For many, Formula One racing is considered the motorsports beacon of glamour. Nowhere else are such exorbitant numbers of dollars allocated, such heightened levels of engineering explored, and such exotic locales designated officially sanctioned circuits. Formula One stinks of sophistication, and its fans love it for that.
Naturally, then, Travis County, Texas, wasn’t where anybody expected Formula One’s United States Grand Prix to reconvene after the series’ five-year North American hiatus.
Located just outside of Austin and designed by German architect Hermann Tilke, the man responsible for shaping nearly every other Formula One circuit over the past decade, Texas’ Circuit of the Americas—or COTA, for short—is made up of 20 turns dispersed along its 3.4-mile course that’s marked by elevation changes from end to end. On November 18, 2012, nearly two-and-a-half years after the track’s proposal, COTA welcomed the first ever Grand Prix in U.S. history to happen on a racetrack purpose-built for Formula One racing.
Until now, United States Grand Prix were relegated to circuits of which the machines of Formula One were never meant to be associated with, like upstate New York’s Watkins Glen, which hosted the event for two decades but ultimately put an end to it all in 1980 amid the track’s deteriorating, bumpy surface that resulted in driver complaints and safety concerns. Long Beach, Las Vegas, Detroit, Phoenix, and others also received the series with open arms over the years, of which some have only recently managed to disassociate themselves from unfortunate turns of events, like Phoenix’s humdrum circuit with its wide and long straights and slow, 90-degree turns that had spectators taking naps in its grandstands.
All of which makes COTA and the 1,500 acres that it occupies the special place that it is. The grounds encompass more than the FIA-certified Grade 1 circuit, which also hosts MotoGP, the FIA World Endurance Championship, and the TUDOR United SportsCar Championship, and has previously welcomed American Le Mans as well as the Rolex Sports Car series. The Austin360 amphitheater sits at the base of the 25-story-tall observation tower that looms over the grounds and offers panoramic views of the circuit nestled up alongside Turn 17. In just three years, the facilities have also lent themselves to everything from skateboarders and BMXers and their stops along the X Games tour to Willie Nelson concerts.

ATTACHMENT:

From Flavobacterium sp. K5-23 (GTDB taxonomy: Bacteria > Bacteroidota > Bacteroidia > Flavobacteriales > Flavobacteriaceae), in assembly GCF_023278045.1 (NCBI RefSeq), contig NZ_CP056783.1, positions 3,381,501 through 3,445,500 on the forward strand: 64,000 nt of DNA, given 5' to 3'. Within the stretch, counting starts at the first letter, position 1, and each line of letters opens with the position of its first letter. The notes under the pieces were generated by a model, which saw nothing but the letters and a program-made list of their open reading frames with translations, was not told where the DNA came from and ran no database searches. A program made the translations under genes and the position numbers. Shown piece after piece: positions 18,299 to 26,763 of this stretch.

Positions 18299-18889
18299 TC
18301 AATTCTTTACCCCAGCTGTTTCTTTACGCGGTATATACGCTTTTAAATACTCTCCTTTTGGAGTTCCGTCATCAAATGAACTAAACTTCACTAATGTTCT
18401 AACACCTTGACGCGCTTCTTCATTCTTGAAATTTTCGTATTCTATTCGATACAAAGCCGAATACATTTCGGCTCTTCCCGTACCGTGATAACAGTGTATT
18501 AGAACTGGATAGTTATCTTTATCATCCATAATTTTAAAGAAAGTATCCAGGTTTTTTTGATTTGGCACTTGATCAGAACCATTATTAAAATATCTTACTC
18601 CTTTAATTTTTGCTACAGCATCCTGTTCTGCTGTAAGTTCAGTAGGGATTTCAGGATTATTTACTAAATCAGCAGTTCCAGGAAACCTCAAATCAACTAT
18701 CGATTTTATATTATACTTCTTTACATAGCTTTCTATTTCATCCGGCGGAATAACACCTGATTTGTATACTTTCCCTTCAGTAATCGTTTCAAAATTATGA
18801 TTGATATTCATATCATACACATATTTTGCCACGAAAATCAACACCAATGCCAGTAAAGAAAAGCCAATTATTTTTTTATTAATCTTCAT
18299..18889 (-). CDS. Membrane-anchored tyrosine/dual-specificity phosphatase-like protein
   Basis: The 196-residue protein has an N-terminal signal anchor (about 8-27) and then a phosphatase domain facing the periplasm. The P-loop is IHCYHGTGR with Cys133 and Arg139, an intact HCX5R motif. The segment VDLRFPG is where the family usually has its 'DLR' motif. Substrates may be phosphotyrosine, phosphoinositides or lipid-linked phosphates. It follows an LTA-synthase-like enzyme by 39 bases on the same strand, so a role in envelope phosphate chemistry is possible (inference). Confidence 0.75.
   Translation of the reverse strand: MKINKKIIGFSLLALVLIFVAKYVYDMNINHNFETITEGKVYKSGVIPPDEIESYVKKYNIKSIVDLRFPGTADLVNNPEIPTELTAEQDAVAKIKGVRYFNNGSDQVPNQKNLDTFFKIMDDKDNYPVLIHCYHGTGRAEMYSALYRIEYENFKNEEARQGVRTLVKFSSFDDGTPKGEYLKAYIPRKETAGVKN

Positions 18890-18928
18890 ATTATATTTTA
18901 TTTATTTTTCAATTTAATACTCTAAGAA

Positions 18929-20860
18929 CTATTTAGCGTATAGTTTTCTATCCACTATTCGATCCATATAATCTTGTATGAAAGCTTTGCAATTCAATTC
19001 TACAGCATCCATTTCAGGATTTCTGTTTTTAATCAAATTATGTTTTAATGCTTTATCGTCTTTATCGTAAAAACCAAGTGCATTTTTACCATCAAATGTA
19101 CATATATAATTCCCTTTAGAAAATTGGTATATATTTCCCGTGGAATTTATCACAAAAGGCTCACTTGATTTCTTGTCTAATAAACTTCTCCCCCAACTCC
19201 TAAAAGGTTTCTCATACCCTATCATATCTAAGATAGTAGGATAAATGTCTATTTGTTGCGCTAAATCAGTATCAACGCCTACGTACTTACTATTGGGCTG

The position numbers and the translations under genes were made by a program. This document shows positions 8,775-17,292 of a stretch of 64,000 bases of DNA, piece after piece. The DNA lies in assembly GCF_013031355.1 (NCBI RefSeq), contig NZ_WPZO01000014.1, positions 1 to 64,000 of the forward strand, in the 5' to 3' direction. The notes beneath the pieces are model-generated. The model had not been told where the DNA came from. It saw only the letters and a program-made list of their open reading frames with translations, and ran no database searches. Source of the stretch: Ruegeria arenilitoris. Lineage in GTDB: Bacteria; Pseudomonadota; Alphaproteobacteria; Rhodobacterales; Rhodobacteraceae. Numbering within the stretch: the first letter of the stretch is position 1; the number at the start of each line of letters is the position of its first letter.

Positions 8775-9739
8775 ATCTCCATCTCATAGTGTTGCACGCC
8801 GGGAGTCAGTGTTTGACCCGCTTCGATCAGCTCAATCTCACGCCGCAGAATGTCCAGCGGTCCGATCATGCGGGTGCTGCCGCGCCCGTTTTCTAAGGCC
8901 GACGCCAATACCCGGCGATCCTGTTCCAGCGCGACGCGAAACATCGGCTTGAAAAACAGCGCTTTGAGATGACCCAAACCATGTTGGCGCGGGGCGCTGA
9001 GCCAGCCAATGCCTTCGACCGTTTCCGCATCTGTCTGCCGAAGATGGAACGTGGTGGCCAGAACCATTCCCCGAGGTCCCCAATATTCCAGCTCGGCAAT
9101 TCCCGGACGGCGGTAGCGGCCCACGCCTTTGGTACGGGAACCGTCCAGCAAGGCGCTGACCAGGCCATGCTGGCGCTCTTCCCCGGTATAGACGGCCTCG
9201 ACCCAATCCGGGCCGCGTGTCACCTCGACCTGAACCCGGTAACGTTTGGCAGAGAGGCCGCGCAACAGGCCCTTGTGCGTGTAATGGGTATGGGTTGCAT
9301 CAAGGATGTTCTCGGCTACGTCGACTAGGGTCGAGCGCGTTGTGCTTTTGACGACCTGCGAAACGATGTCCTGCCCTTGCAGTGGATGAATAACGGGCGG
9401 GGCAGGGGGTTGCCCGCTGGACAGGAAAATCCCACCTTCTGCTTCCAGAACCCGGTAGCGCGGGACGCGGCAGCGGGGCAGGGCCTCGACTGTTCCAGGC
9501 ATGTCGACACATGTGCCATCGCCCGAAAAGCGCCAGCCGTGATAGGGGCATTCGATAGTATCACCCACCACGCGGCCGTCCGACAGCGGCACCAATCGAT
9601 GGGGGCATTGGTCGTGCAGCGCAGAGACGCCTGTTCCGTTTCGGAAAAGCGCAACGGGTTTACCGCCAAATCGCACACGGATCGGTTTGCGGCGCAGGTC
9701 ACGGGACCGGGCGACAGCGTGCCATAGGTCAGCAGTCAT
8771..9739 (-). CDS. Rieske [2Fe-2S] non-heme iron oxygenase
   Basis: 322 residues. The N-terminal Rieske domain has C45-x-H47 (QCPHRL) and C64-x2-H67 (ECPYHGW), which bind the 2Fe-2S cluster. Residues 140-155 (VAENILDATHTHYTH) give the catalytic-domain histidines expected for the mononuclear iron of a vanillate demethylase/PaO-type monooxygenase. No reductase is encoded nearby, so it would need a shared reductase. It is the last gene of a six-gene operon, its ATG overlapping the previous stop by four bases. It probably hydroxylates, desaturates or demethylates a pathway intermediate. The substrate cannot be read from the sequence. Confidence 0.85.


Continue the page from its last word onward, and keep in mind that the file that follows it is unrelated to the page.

But you don’t care about McTwists and outlaw country as much as you do the European-style circuit, which is different than American tracks that are typically tighter and narrower. Here, COTA’s accentuated with 133 feet worth of elevation gains and drops that follow the land’s natural topography, some of which can dramatically unload chassis upon entry and exit. Blind corners carefully positioned followed by the track’s signature, tight, hairpin turn and liberal track width around corners, as well as a series of esses, a switchback, and a near-90-degree corner at Turn 19 that’s already resulted in all sorts of spinouts and off-track excursions, make COTA among the most technical tracks ever for drivers.
The course is unique to COTA, but inspiration was clearly drawn from other points on the circuit, like a recreation of Silverstone’s sweeping Maggots, Becketts, and Chapel curves at turns 3 through 6, Istanbul’s Park’s multi-apex Turn 8, and corners that were said to be, perhaps only loosely, based upon the Senna S at Interlagos. All of this means that watching a Grand Prix here as opposed to just about anyplace else is a whole lot more rousing. Unlike North American tracks that are often characteristic of its drivers following single but proven lines and striking the widest radii possible about turns, COTA results in different paths for different cars, pushing both driver and machine to their limits and ensuring nap-free zones remain enforced in the grandstands.
The story of COTA isn’t one without controversy, though. No sooner than construction began to take shape did management begin to fall apart. Funding delays and internal disagreements between promotors and investors led to Formula One president Bernie Ecclestone offering an ultimatum: figure all of this out by next month or forget about remaining on the F1 calendar. Construction halted briefly but it was later brought to light that a deal had been struck directly between investors and Ecclestone, which led to the project’s completion in September, 2012.
Two months later and the spectacle that is Formula One had arrived and, today, drivers and teams continue to praise the circuit as one of the most impressive to be constructed in recent history. Right in the middle of the last place you’d expect.
Words by Aaron Bonk